HED’s Big Deal Carbon Rim Review

By : Jesse LaLonde

I don’t recall a time in my life when the weather was ever an issue. In fact I tend to welcome the extreme with hungry lungs and an open mind. I’ll be the first to admit that this mentality can lead to a sink or swim situation but that’s the type of shit that inspires me. In fact the fat bike infused polar vortex of 2015 cemented a grin on my face that could only be penetrated by the first signs of spring. Yes, it was that epic and while the weather was a reliable ally the true enjoyment came from riding/racing some of the best fat bike product around. More specifically that of the rotating persuasion.

DANEnter HED cycling. Located in beautiful Shoreview, Minnesota, HED hq, is a quick 20 minute drive across town from me. Rolling into the parking lot I couldn’t help but feel a sense of pride knowing that my wheels were being made right here in Minnesota, by folks who ride the same trails I do. Upon entering the building I was greeted by Tucker the shop dog, followed by Paul, an old friend from my Trek days. Paul walked me back to the build floor where the harmony of spoke wrenches on nipples and the aroma of oil filled the air. I was introduced to Dan who was finishing up my hand selected build which consisted of the HED Big Deal rims, Industry nine hubs, and Sapim CX Ray spokes. Straight from the truing stand these speed circles tipped the scales at 784g for the front and 922g for the rear putting them at 1706 grams for the set. For reference that’s 1000 grams lighter than the ultralight 45NRTH tires we were about to mount up!

For those unfamiliar with the big deal rim, it is a single wall 85mm full carbon tubeless ready platform. The unique design of the rim does not require levers to install or remove the tire which is a bonus for in the field repairs. After some minor prep which included a layer of Gorilla tape over the spoke bed to prevent sealant from leaking I was ready to mount my brand new 45NRTH Hüsker Dü on the rear. Paul explained that pre mounted tires are sometimes easier due to the fact that they have better “form” but today we went the ambitious route and the tire mounted immediately with a little help from HED’s industrial size air compressor and 3 cups of sealant.

On the front I chose a prototype Dillinger 5 which measures in at 4.6″. Because of the larger volume I used the “inflatobands” which fit into the rim channel and minimize the gap between the tire and rim allowing air to inflate the carcass. With a little fanagling and the removal of the valve core for maximum air flow it mounted with success. One last trip to the scale and I was set to ride. The tire/wheel 4819 gram reading put me in stoke coma that could only be cured by ripping freshly groomed trail.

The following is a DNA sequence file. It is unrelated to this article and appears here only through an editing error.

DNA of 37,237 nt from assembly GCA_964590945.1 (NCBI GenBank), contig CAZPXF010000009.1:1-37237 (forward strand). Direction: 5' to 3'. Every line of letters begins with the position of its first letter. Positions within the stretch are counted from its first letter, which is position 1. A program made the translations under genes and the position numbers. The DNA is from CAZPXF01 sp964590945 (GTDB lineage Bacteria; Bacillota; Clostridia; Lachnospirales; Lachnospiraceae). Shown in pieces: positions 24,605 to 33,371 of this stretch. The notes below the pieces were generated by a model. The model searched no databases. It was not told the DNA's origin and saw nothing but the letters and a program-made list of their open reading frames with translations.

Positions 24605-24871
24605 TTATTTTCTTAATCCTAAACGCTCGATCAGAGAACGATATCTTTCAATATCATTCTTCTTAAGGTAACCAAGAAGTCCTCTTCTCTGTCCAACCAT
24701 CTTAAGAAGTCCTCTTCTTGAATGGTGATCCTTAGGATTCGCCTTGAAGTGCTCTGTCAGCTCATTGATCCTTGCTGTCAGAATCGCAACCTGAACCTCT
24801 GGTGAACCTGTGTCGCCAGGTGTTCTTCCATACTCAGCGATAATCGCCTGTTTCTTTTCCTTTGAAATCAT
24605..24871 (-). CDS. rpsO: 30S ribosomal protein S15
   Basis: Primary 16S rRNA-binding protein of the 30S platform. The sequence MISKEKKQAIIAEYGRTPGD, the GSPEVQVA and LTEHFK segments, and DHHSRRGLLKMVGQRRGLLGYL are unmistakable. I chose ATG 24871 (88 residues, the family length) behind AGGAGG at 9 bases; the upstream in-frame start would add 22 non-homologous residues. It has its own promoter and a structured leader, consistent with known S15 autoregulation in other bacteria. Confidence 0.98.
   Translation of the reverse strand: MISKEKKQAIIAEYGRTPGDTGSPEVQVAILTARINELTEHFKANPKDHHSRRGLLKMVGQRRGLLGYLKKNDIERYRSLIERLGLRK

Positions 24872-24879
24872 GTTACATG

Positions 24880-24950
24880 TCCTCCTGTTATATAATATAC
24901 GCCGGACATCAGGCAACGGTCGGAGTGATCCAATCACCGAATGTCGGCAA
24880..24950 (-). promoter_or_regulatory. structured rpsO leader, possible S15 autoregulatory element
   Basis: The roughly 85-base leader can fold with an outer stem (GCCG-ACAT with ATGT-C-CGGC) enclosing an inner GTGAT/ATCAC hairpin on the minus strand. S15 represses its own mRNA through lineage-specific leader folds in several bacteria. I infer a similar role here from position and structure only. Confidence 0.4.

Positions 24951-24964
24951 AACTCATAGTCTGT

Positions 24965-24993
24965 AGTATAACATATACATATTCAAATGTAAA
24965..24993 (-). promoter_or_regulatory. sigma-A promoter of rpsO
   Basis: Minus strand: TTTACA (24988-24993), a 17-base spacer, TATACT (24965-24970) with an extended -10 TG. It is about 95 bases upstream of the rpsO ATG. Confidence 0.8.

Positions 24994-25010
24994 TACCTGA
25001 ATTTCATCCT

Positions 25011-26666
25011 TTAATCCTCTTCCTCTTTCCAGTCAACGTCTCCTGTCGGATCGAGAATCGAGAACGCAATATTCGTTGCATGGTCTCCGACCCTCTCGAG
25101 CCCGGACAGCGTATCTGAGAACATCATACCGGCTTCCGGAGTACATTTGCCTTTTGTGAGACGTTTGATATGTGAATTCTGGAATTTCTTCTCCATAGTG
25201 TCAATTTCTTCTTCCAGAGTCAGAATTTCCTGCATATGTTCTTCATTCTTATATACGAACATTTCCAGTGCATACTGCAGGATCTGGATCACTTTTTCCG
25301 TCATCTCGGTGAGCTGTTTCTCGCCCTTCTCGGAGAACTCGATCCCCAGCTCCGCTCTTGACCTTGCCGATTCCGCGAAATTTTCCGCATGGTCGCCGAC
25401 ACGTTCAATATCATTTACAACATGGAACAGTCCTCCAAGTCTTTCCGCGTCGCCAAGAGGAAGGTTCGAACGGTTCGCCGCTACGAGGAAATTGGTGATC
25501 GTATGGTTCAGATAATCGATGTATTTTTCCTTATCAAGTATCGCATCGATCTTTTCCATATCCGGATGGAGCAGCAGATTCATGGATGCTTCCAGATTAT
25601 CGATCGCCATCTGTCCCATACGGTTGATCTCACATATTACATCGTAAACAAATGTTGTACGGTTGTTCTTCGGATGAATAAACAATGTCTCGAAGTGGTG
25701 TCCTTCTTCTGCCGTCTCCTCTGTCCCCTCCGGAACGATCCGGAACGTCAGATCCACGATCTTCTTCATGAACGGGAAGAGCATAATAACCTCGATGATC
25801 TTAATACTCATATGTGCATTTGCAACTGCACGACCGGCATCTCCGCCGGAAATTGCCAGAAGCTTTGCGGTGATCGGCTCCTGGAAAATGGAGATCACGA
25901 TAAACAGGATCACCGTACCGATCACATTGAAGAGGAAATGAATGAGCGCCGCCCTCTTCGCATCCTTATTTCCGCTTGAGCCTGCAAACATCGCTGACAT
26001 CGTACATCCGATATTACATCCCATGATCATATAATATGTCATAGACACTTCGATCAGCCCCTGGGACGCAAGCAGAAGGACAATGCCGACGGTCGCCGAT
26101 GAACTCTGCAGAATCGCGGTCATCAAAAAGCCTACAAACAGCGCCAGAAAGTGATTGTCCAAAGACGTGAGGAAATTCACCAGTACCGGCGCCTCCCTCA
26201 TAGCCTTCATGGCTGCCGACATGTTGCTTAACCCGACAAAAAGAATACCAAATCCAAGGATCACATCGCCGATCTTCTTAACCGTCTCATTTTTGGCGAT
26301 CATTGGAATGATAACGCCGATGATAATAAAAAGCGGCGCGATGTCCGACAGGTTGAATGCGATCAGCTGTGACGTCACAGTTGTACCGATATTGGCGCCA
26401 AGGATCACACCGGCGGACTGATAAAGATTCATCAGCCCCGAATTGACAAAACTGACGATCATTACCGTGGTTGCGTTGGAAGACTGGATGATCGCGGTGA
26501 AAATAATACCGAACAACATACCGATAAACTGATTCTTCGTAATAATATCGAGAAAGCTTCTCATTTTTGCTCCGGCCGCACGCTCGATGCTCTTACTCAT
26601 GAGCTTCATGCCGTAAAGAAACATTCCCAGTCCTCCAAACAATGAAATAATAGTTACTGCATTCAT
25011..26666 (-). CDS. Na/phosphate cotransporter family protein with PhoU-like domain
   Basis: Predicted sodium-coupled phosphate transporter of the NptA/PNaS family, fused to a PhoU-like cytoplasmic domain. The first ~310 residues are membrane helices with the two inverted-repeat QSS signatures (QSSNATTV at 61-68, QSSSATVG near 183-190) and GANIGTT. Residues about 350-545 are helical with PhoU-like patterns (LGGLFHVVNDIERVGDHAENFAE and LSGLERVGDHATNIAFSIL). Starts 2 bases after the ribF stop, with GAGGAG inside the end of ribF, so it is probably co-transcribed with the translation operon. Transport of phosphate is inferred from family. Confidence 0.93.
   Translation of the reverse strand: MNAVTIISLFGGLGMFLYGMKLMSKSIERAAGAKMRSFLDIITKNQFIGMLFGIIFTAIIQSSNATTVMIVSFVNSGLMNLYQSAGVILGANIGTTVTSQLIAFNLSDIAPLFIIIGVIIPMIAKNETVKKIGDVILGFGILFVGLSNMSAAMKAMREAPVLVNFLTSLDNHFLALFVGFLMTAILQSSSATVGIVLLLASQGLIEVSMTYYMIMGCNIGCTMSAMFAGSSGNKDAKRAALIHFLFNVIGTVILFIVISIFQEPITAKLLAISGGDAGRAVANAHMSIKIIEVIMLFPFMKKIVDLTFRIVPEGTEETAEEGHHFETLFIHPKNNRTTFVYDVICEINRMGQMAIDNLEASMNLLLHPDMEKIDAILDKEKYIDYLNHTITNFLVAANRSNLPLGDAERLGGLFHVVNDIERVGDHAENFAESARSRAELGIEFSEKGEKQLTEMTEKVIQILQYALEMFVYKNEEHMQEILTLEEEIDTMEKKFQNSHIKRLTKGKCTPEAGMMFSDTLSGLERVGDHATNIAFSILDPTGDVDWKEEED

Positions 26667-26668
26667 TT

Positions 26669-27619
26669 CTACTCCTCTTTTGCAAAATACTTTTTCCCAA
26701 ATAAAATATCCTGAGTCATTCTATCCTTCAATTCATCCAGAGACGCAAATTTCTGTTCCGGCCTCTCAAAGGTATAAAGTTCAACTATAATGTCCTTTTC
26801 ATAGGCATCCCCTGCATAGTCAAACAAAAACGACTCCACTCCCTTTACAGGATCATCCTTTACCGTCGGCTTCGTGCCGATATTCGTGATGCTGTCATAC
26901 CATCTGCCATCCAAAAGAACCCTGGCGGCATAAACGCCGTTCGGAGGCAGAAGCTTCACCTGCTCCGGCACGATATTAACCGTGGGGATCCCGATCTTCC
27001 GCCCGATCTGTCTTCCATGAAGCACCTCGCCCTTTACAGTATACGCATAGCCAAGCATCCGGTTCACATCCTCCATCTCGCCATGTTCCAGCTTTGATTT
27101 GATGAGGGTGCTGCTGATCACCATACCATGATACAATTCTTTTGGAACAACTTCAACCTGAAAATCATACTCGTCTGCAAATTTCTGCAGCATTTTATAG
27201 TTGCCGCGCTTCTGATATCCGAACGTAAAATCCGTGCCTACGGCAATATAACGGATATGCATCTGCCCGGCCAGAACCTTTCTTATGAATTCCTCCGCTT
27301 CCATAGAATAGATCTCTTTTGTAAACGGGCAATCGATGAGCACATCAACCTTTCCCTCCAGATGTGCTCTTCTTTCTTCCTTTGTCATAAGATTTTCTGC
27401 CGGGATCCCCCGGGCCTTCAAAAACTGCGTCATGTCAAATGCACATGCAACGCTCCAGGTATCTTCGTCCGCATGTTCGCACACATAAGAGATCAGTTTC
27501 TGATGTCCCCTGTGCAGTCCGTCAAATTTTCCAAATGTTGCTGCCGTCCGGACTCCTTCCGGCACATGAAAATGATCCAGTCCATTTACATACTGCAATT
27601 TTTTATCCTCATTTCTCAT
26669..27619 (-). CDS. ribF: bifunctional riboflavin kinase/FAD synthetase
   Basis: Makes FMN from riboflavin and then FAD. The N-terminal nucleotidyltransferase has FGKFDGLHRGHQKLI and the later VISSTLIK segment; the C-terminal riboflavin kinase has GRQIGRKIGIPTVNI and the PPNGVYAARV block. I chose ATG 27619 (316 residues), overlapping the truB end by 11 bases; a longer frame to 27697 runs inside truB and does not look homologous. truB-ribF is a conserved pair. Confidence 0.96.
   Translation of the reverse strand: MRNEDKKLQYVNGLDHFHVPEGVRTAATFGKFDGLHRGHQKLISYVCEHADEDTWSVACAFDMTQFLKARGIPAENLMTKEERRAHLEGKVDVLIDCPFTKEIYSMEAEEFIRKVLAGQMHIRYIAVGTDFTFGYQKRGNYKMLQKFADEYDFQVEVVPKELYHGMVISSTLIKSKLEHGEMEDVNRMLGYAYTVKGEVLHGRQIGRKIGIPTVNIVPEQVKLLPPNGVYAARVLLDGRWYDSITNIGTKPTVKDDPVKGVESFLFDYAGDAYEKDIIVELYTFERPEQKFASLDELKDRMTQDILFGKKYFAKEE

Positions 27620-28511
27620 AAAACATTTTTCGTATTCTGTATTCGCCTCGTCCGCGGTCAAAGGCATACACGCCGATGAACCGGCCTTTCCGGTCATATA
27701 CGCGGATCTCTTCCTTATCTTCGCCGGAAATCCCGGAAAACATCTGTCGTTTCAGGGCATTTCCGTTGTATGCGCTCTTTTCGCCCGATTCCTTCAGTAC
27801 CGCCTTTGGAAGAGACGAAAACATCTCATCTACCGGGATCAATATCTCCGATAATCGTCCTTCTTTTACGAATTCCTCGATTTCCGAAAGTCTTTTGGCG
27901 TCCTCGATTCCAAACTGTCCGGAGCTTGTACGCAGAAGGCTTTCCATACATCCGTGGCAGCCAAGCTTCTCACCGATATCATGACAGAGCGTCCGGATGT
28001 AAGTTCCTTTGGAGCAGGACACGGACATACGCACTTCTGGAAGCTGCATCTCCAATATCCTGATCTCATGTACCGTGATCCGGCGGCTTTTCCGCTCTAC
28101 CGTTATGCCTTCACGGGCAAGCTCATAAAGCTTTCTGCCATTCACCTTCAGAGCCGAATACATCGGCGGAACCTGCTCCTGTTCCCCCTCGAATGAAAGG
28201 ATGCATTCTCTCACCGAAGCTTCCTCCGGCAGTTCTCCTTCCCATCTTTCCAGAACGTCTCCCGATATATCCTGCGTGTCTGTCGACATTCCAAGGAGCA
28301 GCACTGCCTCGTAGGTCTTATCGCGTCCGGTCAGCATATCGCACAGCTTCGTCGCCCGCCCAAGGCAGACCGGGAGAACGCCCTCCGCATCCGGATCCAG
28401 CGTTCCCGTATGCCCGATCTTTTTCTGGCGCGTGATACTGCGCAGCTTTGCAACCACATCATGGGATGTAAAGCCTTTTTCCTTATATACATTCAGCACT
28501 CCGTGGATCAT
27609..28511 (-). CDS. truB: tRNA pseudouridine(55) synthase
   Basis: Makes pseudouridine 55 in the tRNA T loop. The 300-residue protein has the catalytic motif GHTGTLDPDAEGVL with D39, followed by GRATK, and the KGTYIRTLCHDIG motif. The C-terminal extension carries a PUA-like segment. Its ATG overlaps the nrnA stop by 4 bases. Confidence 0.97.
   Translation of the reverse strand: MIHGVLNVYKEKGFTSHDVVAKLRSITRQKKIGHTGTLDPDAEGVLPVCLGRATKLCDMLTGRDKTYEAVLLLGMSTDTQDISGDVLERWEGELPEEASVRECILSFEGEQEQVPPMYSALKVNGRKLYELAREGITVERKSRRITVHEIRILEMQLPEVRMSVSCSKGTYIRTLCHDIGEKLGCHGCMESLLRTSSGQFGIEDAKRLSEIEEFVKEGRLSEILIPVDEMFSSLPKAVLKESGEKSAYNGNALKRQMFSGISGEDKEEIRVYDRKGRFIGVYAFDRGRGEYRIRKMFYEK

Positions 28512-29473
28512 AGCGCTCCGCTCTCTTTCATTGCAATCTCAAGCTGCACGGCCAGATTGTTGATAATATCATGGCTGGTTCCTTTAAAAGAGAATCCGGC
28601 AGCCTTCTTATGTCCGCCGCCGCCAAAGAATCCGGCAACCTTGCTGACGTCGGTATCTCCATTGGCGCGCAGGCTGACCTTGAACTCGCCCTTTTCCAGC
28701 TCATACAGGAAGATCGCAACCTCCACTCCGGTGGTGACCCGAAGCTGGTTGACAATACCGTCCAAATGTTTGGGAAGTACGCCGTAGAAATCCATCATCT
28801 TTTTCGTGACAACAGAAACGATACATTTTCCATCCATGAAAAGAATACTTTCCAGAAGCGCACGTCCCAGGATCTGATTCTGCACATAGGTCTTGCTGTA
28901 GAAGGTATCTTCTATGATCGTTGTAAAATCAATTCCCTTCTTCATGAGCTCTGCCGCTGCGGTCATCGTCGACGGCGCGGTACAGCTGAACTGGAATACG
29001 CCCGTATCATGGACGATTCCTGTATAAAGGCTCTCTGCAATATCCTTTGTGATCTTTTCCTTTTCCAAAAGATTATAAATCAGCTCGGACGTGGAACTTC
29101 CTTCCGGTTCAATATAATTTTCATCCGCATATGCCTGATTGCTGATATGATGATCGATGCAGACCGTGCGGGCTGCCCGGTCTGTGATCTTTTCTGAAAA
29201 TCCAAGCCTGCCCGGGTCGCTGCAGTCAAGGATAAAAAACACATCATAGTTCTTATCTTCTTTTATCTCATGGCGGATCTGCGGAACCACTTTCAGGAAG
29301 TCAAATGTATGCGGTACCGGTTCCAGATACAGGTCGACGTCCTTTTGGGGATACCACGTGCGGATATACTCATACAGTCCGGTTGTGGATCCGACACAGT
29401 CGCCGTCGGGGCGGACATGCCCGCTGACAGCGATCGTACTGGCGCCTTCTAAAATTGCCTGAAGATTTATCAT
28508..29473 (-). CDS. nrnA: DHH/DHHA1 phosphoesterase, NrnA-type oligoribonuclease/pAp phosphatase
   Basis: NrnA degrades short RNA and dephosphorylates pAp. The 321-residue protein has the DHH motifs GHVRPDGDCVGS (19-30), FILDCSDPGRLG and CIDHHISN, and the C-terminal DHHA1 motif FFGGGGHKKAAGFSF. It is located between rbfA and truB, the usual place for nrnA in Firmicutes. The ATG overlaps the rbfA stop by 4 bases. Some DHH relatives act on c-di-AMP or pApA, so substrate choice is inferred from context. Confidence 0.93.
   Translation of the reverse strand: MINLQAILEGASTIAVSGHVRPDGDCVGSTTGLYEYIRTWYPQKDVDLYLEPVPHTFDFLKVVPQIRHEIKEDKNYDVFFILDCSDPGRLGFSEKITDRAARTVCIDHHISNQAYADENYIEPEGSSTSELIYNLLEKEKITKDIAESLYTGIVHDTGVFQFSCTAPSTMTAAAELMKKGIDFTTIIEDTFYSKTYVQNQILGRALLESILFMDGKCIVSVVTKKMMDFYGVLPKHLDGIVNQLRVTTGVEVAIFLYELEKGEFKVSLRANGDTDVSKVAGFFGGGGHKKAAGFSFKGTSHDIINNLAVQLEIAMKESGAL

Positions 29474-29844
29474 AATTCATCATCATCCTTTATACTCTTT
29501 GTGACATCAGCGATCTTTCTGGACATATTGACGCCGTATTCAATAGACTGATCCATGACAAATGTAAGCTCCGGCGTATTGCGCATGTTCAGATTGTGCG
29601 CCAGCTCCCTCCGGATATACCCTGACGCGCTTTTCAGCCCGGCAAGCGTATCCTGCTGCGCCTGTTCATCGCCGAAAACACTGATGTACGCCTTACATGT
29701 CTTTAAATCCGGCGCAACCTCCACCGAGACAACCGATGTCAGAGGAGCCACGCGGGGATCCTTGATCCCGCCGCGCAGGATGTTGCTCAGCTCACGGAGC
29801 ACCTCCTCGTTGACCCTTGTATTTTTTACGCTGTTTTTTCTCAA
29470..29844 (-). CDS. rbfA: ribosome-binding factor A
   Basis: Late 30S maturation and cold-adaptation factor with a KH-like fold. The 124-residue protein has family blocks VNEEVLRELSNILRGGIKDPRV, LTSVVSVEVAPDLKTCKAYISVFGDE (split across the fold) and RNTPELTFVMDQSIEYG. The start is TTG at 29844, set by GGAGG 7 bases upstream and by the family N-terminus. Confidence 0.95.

Photo by David Gabrys – 45NRTH

 Once back at Twin Six HQ the first thing I noticed was the drop in air pressure which happens every so often during initial set up. As I headed out I performed the ‘ever trendy’ lift test, which quickly exposed a noticeable weight savings. A few miles down the road I dove into a fast section of single track and immediately went into race mode. Without thinking, my machine was taking me where I wanted to go with quicker steering and a precision that it lacked prior. By the time I reached the highest point of my ride it was apparent that the climb which once felt like a steel toe kick to the teeth was now a warm caress to my face.

Photo by David Gabrys – 45NRTH

Over the course of a week I explored the spectrum of air pressure without any hiccups. Running as high as 15 and as low as 4psi the pressure stood it’s ground from day to day even in a cold garage. At one point I swapped my rear Hüsker Dü for a Dillinger which resulted in having to completely deflate the tire and use man hands force to break the seal which inspired “no burp” confidence.

The true test came at the Frozen Forty, a 40 mile single track event North West of the city. After a winning effort I was sold. Sold on the whole experience, the product, mother nature, and more importantly the weight savings. The act of gorging pounds out of my current ride changed my whole perspective of racing fat bikes. In fact calling my rig a fat bike has now become paradoxical. Of course there is always a price tag associated with weight savings and Yes, the Big Deal rims are not cheap. In total, over $2000 for my current set up. Worth it? Yes, absolutely. It’s a bargain considering what you could spend on a frame/set or parts to loose only a fraction of the weight and technology these wheels provide.

Our initial report about the Hed Big Deal can be found here – https://fat-bike.com/2013/12/a-visit-to-hed-hq/

For more information about HED Cycling visit – www.hedcycling.com

About Gomez 2576 Articles
Just an old cat that rides bikes, herds pixels, ropes gnomes and sometimes writes stories. I love a good story.


  1. I want a set! Those rims just seem to be the best out right now in terms of weight savings.

  2. I have a Borealis Yampa with Marge Lite rims and I would like to buy better rims, but I wonder which carbón rims will give me the best improvement in weight saving and ride quality? The Carbondale, The Sarma 80mm or the Hed´s??

  3. I decided for the Hed wheelset, but I wonder which Brand of Hubs to choose, the I9 hubs or the Borealis Hubs? Any thought?

  4. Have the same rims and can say that the roll up speed alone is shockingly different from other fat wheels. VERY spendy for what they are, but the experience is what you expect. HED makes amazing stuff right here in the US. Bravo to them.

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